The Church of Sts. Dorothea, Wenceslaus, and Stanislaus was founded to commemorate the signing of a treaty between Casimir III the Great of Poland and Charles IV, Holy Roman Emperor. The patrons of the church represented Bohemia, Poland, and Silesia: the coat of arms of the three realms were placed under the windows on the outside of the apse. The church was built under the supervision of the Augustinian hermits on a plot of land purchased by the burghers Job Stille and Jakob Reymfried.
The church was built in 1351 as a three-nave, high hall with a pentagonal chancel and apse covered with a cross vault. The chancel was completed in 1381, and the apse and nave in 1401. In 1350 the church was taken over by the Franciscan order expelled from the Church of St. Vincent. However, the number of brothers continued to dwindle rapidly due to the Reformation and already by 20 October 1534 they had left the building. It was not until October 15, 1561 that Emperor Ferdinand I allowed the deconsecration of the building and their temporary use for storage. Subsequent plains to bring in the Jesuits were unsuccessful, and in 1613 Emperor Matthias returned the building to the Franciscan Order, who took over the buildings on February 6, 1615. In 1686, the interior was rebuilt in an ornate Baroque style, as was the monastery building. In 1707 the church was made a parish church.
After the Prussian secularization order of 1810, the monastery buildings were used as a jail from 1817, and then after 1852 was used by the court. It entered a long decay, until the end of the 19th century it was decided to demolish then and the land was sold. On the site of the monastery was built a department store and the Hotel Monopol. In front of the western façade of a church was built a new entrance with a Gothic portal and a small square.
During the Siege of Breslau at the end of World War II, the church sustained only minor damage, and as a result it was one of the best preserved medieval buildings in Wrocław. After the war, it was for a time used as the city's procathedral.References:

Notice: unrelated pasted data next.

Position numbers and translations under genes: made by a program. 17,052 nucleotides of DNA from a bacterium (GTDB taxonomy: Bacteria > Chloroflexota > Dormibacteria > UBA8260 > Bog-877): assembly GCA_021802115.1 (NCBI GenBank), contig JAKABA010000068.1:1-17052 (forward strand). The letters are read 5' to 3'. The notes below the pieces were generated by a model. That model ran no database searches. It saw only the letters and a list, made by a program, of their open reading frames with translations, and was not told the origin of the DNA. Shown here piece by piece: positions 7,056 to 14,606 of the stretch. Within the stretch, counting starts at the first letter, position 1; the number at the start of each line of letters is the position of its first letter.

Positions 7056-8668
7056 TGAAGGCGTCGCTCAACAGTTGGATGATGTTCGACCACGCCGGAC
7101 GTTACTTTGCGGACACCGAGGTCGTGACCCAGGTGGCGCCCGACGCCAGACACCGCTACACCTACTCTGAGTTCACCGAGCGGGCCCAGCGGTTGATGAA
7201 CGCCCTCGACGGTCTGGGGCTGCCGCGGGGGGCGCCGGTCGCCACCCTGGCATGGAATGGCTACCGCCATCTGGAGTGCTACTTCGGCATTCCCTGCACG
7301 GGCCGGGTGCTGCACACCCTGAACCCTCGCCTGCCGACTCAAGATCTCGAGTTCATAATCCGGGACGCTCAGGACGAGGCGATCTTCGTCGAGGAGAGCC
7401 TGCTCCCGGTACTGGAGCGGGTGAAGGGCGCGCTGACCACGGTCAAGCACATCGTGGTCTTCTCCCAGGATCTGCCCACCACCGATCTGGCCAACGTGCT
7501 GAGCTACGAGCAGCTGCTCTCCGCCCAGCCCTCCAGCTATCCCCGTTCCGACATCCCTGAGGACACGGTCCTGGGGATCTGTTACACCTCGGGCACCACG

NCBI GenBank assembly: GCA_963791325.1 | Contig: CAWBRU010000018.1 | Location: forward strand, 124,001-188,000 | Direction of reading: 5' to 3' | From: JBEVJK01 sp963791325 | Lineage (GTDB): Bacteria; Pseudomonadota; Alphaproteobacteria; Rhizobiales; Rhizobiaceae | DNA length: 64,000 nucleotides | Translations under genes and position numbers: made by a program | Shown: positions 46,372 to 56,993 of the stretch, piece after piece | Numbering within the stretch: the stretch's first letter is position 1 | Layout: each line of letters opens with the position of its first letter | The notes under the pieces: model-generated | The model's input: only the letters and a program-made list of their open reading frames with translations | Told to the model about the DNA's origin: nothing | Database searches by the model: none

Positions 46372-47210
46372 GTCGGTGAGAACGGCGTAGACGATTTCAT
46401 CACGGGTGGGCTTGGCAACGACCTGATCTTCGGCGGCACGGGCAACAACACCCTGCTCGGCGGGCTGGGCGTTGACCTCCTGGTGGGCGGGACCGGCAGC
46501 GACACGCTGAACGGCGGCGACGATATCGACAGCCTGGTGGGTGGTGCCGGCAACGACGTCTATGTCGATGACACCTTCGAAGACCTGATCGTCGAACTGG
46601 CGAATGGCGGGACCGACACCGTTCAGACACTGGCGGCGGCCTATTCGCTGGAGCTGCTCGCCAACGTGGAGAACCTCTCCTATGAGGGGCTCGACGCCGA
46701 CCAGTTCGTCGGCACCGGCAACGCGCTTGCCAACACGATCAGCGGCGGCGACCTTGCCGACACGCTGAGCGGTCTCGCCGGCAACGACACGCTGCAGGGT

Derbent is the southernmost city in Russia, occupying the narrow gateway between the Caspian Sea and the Caucasus Mountains connecting the Eurasian steppes to the north and the Iranian Plateau to the south. Derbent claims to be the oldest city in Russia with historical documentation dating to the 8th century BCE. Due to its strategic location, over the course of history, the city changed ownership many times, particularly among the Persian, Arab, Mongol, Timurid, Shirvan and Iranian kingdoms.
Derbent has archaeological structures over 5,000 years old. As a result of this geographic peculiarity, the city developed between two walls, stretching from the mountains to the sea. These fortifications were continuously employed for a millennium and a half, longer than any other extant fortress in the world.
A traditionally and historically Iranian city, the first intensive settlement in the Derbent area dates from the 8th century BC. The site was intermittently controlled by the Persian monarchs, starting from the 6th century BC. Until the 4th century AD, it was part of Caucasian Albania which was a satrap of the Achaemenid Persian Empire. In the 5th century Derbent functioned as a border fortress and the seat of Sassanid Persians. Because of its strategic position on the northern branch of the Silk Route, the fortress was contested by the Khazars in the course of the Khazar-Arab Wars. In 654, Derbent was captured by the Arabs.
The Sassanid fortress does not exist any more, as the famous Derbent fortress as it stands today was built from the 12th century onward. Derbent became a strong military outpost and harbour of the Sassanid empire. During the 5th and 6th centuries, Derbent also became an important center for spreading the Christian faith in the Caucasus.
The site continued to be of great strategic importance until the 19th century. Today the fortifications consist of two parallel defence walls and Naryn-Kala Citadel. The walls are 3.6km long, stretching from the sea up to the mountains. They were built from stone and had 73 defence towers. 9 out of the 14 original gates remain.
In Naryn-Kala Citadel most of the old buildings, including a palace and a church, are now in ruins. It also holds baths and one of the oldest mosques in the former USSR.
In 2003, UNESCO included the old part of Derbent with traditional buildings in the World Heritage List.